The High Seas Treaty
After more than ten years of negotiations, United Nations member countries have agreed on the first-ever treaty to protect the oceans beyond national boundaries. According to environmental organisations, the UN High Seas Treaty will support reversing biodiversity decline and guarantee sustainable growth. However, there is still a long process before it is enforced.
What are the high seas?
Approximately two-thirds of the Earth’s oceans are categorised as international waters, implying that all nations can engage in fishing, shipping, and research activities there. However, only a minuscule percentage, roughly 1%, of these areas, referred to as “high seas,” have been safeguarded until now. As a result, marine creatures living on the high seas are in jeopardy of being exploited by dangers such as overfishing, climate change, and shipping congestion.
Which marine species are at risk?
The International Union for Conservation of Nature (IUCN) has revealed that almost 10% of marine species are in danger of extinction. Overfishing and pollution are the primary factors contributing to this, according to Dr. Ngozi Oguguah of the Nigerian Institute for Oceanography. Sharks, whales, and abalone species, a kind of shellfish, are facing severe challenges due to their high demand as a source of food and medicine.
According to the International Union for Conservation of Nature (IUCN), around 41% of endangered species are vulnerable to the impacts of climate change. The head of IUCN’s ocean team, Minna Epps, stated that the ocean is absorbing carbon dioxide, resulting in a rise in acidity levels, posing a significant threat to some species. Furthermore, studies published in the Science journal reveal that climate change has caused a twenty-fold increase in marine heatwaves. These events can lead to cyclones and mass mortality (death) events.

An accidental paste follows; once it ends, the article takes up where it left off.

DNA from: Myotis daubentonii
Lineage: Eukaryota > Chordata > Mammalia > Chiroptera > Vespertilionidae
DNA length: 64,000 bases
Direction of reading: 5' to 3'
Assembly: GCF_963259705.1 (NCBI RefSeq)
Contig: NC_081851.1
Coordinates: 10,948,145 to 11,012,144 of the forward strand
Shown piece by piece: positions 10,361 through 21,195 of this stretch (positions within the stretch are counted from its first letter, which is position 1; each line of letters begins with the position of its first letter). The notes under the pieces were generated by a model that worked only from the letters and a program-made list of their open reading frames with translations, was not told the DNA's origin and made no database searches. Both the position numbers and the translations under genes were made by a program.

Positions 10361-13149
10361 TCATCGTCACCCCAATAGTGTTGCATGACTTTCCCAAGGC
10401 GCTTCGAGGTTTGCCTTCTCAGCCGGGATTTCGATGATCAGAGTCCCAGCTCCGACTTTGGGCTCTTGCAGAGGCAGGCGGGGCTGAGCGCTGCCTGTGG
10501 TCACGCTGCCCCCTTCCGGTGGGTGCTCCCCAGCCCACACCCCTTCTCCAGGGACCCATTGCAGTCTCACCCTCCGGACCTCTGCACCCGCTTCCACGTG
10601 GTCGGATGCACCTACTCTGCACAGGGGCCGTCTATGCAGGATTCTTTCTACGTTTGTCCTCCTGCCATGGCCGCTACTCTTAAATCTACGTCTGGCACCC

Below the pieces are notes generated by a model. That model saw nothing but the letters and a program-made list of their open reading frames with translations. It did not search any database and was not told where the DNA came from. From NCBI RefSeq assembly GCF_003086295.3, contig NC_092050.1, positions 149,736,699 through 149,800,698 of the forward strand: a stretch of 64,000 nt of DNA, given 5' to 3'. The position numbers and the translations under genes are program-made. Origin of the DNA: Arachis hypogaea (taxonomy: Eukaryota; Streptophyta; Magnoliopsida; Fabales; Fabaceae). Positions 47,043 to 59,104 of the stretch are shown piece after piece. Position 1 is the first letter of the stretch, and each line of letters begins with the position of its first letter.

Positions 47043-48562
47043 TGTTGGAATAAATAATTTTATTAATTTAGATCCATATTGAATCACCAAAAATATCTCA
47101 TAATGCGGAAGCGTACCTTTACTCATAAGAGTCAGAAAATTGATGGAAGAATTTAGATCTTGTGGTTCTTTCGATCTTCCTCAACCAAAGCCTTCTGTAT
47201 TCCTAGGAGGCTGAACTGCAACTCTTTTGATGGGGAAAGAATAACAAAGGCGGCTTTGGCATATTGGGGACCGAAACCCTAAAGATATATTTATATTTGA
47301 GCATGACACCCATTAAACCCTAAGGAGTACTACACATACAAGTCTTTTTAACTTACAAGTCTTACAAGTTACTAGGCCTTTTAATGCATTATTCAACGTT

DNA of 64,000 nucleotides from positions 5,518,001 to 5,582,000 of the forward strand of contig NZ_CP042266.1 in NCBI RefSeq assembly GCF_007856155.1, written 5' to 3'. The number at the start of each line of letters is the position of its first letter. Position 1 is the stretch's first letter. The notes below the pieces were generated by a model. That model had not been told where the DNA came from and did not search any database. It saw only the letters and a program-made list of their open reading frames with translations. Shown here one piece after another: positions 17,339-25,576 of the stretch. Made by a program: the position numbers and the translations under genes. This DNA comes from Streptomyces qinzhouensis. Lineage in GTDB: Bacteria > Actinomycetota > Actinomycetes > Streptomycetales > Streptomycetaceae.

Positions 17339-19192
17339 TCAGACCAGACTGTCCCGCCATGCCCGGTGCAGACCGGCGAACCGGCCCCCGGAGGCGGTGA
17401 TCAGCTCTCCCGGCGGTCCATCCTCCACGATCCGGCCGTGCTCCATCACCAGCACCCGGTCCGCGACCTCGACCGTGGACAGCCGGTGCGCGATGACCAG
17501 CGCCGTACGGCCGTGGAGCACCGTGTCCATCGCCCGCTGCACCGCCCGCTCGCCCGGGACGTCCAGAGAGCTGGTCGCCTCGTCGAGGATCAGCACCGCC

How will the High Seas Treaty protect marine life?
The main strategy to achieve the global target of safeguarding 30% of the world’s oceans by 2030, agreed at the 2022 UN biodiversity conference, is to create marine protected areas (MPAs) for international waters. While activities can occur in these areas, they must comply with the conservation goals and not harm marine life. Specific actions, such as restricting fishing, shipping lanes, and deep-sea mining exploration, may be necessary to achieve this. Environmental groups are against mining activities, which may cause sediment disruption, noise pollution, and damage breeding habitats. Countries will recommend regions to be protected, and the countries that adopt the treaty will vote on them.
What else is in the treaty?
Besides creating protected areas in international waters, the treaty incorporates two other significant points. These are:
- arrangements for sharing marine genetic resources
- requirements for environmental impact assessments (EIAs) for deep sea activities such as a mining
Marine genetic resources refer to organic matter obtained from ocean plants and animals, which have potential societal advantages, such as food and medicines.
Countries have pledged to share deep-sea discoveries among themselves in a “fair and equitable” manner. This is particularly crucial for poorer countries that lack the resources to conduct studies independently.
Critics argue that each country will be responsible for conducting EIAs and making the final decision, although other countries may voice their concerns with supervisory bodies. Wealthier countries have also committed to providing additional funding for the treaty’s implementation. The European Union, for example, recently pledged nearly 820 million euros (£722.3m) for global ocean conservation.
When will the treaty take effect?
Before the treaty can be enforced, countries must gather once again to ratify the agreement and undertake extensive preparatory work officially. The treaty will only become legally binding once 60 nations have endorsed it and successfully enacted it in their jurisdictions. Signatory countries must devise practical strategies for implementing and managing these regulations following the ratification process.